Norco is widely considered to be one of the gateway events leading up to what is now referred to as the militarization of local police forces. The bank robbers were armed with civilian versions of military-grade weapons. They were essentially high-powered semiautomatic assault rifles with high capacity magazines, and they had pulled together thousands of rounds of ammunition. All of this was legal. They bought it legally, and they possessed it legally.
What was not legal, of course, were the fragmentation grenades that they made in their garage using The Anarchist's Cookbook. But the sheriff's deputies, at that time, were armed with the same weapons they had been guarding the Wild West with for 100 years. And that is a six shooter and a Winchester shotgun. And they were absolutely no match for the level of firepower that was brought against them, which included fragmentation grenades being thrown out, but also an estimated 1,700 rounds of ammunition that were shot at them. They had vehicles that were being hit from a half-mile away on the freeway.
Within a year, Riverside and San Bernardino [law enforcement agencies] had put in an order for about 150 fully automatic Ruger Mini-14s. They also began to move from these revolvers, six shooters, to semi-automatic pistols — sidearms that could fire up to 15-17 round magazines before they had to switch out. There were many steps along the way to what is now the situation with how police forces are armed, but Norco is certainly considered a gateway event in leading towards that.
How did the bank robbery affect the deputies and responders? They experienced PTSD, which is a big issue now, but wasn’t so back then.
At that time, law enforcement was not aggressively addressing the impact of traumatic events that happened on the job. There's a lot that just happened in routine police work, and this was, of course, rather extreme. The most terrifying thing was being under fire from these weapons, and almost all the cops freely admitted how terrified they were, how helpless they felt in terms of being able to fight back. And then they lost a fellow deputy. Some lost their marriages, some lost their careers, some of them were certainly haunted by the heist for years and even to this day.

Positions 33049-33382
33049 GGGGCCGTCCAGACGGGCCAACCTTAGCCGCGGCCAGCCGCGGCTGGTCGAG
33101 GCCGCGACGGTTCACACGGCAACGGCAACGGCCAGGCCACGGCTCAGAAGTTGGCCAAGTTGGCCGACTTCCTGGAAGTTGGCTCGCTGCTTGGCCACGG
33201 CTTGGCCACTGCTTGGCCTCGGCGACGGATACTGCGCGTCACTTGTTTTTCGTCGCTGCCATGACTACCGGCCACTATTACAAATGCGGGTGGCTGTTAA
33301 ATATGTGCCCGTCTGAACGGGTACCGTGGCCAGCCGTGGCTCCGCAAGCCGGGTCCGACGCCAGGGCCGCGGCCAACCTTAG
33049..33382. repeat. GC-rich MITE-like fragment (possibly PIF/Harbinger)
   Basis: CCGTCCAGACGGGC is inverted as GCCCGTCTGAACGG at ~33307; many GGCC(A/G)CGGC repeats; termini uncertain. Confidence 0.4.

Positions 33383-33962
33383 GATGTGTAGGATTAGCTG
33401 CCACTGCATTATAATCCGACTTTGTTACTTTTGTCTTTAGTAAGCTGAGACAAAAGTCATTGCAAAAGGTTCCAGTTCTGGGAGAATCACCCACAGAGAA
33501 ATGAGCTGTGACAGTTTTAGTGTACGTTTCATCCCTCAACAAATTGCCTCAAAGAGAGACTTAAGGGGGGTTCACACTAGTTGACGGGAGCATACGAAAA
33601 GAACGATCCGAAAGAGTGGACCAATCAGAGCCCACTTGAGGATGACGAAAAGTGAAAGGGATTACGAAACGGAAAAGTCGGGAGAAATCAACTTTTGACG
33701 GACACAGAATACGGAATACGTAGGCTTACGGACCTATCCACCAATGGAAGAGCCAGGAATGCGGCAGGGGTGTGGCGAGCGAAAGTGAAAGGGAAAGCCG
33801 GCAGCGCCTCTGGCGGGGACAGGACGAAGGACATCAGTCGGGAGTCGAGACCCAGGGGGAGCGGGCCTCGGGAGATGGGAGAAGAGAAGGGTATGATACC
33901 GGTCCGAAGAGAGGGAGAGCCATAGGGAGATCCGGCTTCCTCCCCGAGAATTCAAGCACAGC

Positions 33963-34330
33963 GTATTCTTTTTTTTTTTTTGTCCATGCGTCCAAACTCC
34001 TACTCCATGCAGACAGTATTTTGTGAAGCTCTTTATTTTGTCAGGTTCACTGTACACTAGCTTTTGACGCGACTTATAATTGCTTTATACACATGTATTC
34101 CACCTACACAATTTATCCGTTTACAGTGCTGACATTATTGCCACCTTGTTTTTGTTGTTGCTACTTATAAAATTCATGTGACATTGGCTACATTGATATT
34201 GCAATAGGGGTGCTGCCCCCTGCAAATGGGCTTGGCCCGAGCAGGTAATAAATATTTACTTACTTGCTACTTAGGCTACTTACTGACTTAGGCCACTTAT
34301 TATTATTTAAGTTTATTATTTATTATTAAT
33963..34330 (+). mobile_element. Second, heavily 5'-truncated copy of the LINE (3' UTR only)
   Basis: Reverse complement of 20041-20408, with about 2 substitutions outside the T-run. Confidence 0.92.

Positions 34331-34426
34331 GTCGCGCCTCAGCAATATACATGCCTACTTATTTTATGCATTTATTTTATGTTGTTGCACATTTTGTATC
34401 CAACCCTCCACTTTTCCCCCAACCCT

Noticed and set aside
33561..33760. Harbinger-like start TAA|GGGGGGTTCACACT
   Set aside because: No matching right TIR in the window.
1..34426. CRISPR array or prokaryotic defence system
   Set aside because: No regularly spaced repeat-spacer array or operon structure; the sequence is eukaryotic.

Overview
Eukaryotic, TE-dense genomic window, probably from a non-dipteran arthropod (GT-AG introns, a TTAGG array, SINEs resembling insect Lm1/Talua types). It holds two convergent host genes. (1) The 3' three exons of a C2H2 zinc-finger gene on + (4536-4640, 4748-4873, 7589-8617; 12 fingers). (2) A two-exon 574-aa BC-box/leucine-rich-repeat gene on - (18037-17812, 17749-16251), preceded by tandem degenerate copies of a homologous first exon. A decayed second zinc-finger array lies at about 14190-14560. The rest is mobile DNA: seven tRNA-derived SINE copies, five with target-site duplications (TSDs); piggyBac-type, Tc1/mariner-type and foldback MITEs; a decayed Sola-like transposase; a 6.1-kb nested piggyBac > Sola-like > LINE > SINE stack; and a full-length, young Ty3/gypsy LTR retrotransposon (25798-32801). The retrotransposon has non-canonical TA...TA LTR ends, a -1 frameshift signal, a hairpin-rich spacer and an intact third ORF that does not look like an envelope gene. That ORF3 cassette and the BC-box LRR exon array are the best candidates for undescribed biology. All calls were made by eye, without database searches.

What was the trial like and how did the Norco 3 beat the death penalty?
This trial was one of the first death penalty trials in California, and certainly Riverside County, after they re-instituted the death penalty several years before. The judge was very cautious to avoid anything that could overturn it later on, or be used on appeal. The criminals had three defense attorneys that were just battlers, and they all believed that the judicial system is generally stacked against the accused. It became extremely contentious. There were open outbursts. They threw pencils at each other in there. They challenged each other to fist fights.
George Wayne Smith’s defense investigator, Jeanie Painter, was a very attractive 33-year-old investigator who was considered extremely good, very experienced on felony cases. Through the course of all this, she began to have a relationship with Smith. She was accused of jailhouse sexual misconduct, bringing in drugs, bringing in naked photos of herself, and after his conviction the two were married for a few years. She crossed paths with a very persuasive, fairly manipulative George Wayne Smith, and really kinda fell prey to that situation.
Above: Mug shot of Manny Delgado from previous minor arrest (Orange County Sheriff)
You interviewed the Harven brothers and Smith right? What did those interview reveal to you, and how did they impact the book?
Yes, I interviewed Chris Harven up in Vacaville, and Russell Harven in Lancaster Penitentiary. I wrote letters back and forth with George Smith, but he kind of declined to really be involved heavily in the making of this book. But I certainly spoke with family members and things like that. Chris and Russ were both very candid. Both very clear-eyed about what they'd done, and they were very bitter about the trial. I was able to spend quite a few hours with them in the prison visiting room, and I continue to write letters back and forth with them now.
Have the robbers showed any remorse or anything like that in your communications with them?
It's kind of mixed. George Smith had a few opportunities to demonstrate remorse. Whether he felt it or not, he kind of declined to [express that]. My first correspondence with all these guys was them raging about the injustice of this trial. Now, they knew what they had done, but they felt like first there was massive misconduct on the part of the police officers and prosecutors. They believed that they were not responsible for the death of Jim Evans, the cop. They said it was friendly fire from one of the other officers, and therefore they felt that they should not be in prison any longer.
I asked Russ Harven if he thought they were the ones who killed Evans, and he said, "God, I hope not." And Chris Harven mostly has remorse for what he did to his own life. But in the end, George Smith wrote me a letter. I said, "Look, I'm writing the epilogue, and I just want to give you every opportunity to express how this has impacted your lives and the lives of others.” And he responded, "I am very sorry for this. I think about it every day. I know I owe an apology to the Evans family, as well as the Delgado family." I think he’s remorseful, but he's a complicated guy. He certainly has this psychological makeup that in many ways deflects responsibility for what happened that fateful day.
For more on “Norco ‘80,” order the book online via Counterpoint